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  • Writer's pictureAnna

Tales of Mam Tor Trails

Updated: Jan 2, 2021

Up at six, map marked up, ready to go. I'd checked the weather hundreds of times, it was changing hour by hour, finally settling on mist / fog on the tops which wasn't what I wanted to see. I decided to go for it anyway and set off to arrive at Hayfield at 8am.

I started from Bowden Bridge car park (£4.70 all day) near Kinder reservoir. I was aiming to ascend via Oaken Clough and arrive at a crossing of paths - left to Kinder Low, right to Brown knoll and straight ahead to Jacobs Ladder and Edale. I went slightly off track at the start, distracted by the beautiful sunrise, so was very relieved to see the sign for Kinder Low End and arrive in the Clough. It was tough going over the rocks, and up hill, so a fair bit of walking went on.

My original plan was to run around the top of the ridge and admire the views across the valley; but finding myself in the clouds and losing my nerve a little, I descended Jacob's ladder, and took the Pennine Way to Edale. After picking up speed on a well paved and popular route, I had to smile at the choice between Manchester, Sheffield and cake - no contest - and stopped for a delicious flapjack and coffee at the delightful Penny Pot cafe next to Edale station (sitting on the cold pavement rather than in the warm, as I'd imagined, due to Covid-19 restrictions). Ten kilometers covered in just over an hour - a great start to the day and my confidence increased as visibility was good in the valley and I could see the ridge I was aiming for above Edale.

The next stage was to ascend up to Mam Tor (517m) via Hollins Cross. The path was obvious, but having enjoyed a wooden walkway for a time, I found myself narrowly missing a face plant in a pool of mud - a trial run wouldn't be the same without mud. The views did not disappoint, despite some cloud, which provided drama in the sky. I tried to make myself keep running along the slabs, all the way to the Mam Tor summit; but had to walk a few sections - seeing the trig point spurred me on for a final effort.

A drop in temperature prevented lingering too long on Mam Tor and I continued my journey. Down steps, across the road and up onto the next section of ridge. I passed Lord's Seat, a circular grass depression on the ridge, and continued along an obvious path, keeping a close eye out for a turning to the right. This took me across an open moorland, the Manchester to Sheffield line deep under my feet, the ventilation chimney visible in the distance. I was completely alone, covering approximately 3 miles of paved slabs, able to run at a better pace and feeling it in my legs! It was beautiful, still and quite, but a long slog so I was relieved to finally see Brown Knoll trig point (569m) come into view and enjoy the, now clear, views all around. I was soon back at the crossing of paths - left to Hayfield, right to Jacobs ladder and straight ahead to Kinder Low.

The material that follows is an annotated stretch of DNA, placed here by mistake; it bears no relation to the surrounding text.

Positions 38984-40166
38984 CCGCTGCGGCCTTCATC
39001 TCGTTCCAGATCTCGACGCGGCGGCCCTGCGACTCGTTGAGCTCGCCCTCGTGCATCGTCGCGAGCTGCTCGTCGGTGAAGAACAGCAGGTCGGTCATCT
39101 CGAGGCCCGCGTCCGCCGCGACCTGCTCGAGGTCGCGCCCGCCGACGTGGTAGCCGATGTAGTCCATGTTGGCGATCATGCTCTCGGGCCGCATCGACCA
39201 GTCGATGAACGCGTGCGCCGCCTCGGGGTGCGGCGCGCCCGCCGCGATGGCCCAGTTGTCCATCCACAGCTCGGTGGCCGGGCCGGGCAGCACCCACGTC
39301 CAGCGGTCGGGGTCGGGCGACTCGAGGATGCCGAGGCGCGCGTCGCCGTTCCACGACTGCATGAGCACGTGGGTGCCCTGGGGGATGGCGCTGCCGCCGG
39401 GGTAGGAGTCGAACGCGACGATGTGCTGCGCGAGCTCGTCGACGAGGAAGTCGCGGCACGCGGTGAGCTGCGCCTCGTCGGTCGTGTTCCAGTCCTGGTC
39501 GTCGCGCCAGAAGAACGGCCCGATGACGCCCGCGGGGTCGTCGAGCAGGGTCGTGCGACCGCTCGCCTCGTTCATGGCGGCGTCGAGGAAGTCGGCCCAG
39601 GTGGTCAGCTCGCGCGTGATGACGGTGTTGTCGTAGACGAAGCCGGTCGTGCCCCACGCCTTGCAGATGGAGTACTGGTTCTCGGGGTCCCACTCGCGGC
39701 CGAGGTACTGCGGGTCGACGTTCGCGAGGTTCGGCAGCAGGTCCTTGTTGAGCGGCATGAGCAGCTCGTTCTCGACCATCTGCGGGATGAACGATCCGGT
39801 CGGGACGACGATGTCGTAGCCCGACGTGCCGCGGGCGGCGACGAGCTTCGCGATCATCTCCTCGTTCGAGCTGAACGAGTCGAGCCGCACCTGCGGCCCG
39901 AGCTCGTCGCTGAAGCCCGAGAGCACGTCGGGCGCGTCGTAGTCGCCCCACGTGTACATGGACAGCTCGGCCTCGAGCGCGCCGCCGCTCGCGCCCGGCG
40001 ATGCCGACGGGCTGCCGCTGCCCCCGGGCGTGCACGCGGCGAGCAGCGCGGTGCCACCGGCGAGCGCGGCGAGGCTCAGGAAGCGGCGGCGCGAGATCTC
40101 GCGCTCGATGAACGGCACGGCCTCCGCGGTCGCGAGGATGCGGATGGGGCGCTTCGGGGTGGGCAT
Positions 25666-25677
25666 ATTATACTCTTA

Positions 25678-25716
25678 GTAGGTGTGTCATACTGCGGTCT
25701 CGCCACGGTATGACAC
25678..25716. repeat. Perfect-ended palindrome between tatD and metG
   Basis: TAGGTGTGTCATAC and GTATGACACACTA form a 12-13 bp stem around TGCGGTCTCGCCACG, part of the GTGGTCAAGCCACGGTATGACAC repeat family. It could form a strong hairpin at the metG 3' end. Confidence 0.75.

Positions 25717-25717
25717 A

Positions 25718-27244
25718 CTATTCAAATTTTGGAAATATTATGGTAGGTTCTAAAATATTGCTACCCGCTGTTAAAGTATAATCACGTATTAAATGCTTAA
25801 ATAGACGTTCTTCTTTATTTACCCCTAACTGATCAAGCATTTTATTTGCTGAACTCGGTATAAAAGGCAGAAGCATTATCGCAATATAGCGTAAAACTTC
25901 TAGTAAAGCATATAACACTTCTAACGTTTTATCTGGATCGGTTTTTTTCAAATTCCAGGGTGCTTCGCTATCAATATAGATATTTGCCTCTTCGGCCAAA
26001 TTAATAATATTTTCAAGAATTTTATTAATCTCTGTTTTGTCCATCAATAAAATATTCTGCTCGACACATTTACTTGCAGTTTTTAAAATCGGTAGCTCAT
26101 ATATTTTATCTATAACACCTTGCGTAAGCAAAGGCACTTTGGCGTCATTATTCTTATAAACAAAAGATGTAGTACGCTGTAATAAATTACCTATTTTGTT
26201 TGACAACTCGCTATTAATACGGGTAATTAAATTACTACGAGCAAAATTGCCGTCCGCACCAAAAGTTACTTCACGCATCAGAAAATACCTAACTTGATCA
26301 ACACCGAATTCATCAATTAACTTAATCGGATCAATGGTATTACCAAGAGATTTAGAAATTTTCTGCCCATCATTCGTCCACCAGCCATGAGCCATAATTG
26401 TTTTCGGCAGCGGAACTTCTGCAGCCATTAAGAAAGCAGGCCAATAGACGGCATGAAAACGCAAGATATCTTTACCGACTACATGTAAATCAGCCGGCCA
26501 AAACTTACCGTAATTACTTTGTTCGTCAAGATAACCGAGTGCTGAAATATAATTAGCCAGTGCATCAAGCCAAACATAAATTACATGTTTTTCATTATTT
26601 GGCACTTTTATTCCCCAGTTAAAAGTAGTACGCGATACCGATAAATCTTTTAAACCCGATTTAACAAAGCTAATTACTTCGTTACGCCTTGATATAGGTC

Approximately 13 miles run - decision time, did I have it in me to run the full 18 miles and complete the second loop of the run? I can never resist the view from Kinder Downfall, so off I went - straight ahead. This path is more rocky, harder going, up hill again, but I allowed myself a few walk breaks and began to recognise the paths, feeling on more familiar ground. I arrived at Kinder Low trig point (633m) feeling on top of the world.

Home stretch now and all was well. I continued to follow the fairly obvious Pennine Way, jumping up on rocks and watching my footing as this path is not smooth. This seemed longer than I remembered and the wind was strong, it was bitterly cold up here - I spotted a gap in the rocks - not as impressive as I remembered and not the Downfall, still further to go. When I got there, it did not disappoint - it was amazing, the wind was so strong it was blowing the water up and over, creating a spectacular spray against the clear blue sky.

Too cold to linger long, I continued, over rocks, through puddles and mud to descend the steep steps to the top of William Clough and the path back to Hayfield. This descent was beautiful and challenging, the sun in my eyes and a narrow, muddy, rocky track to run down, my spirits were high and the route was nearly complete. The calm waters of Kinder Reservoir came into view, and with this the muddiest section of the run - I was beyond caring at that point and splashed my way through, down the cobbled path, through the woods and along a short section of road (up hill of course!) back to my car. Eighteen miles run; adventure completed.

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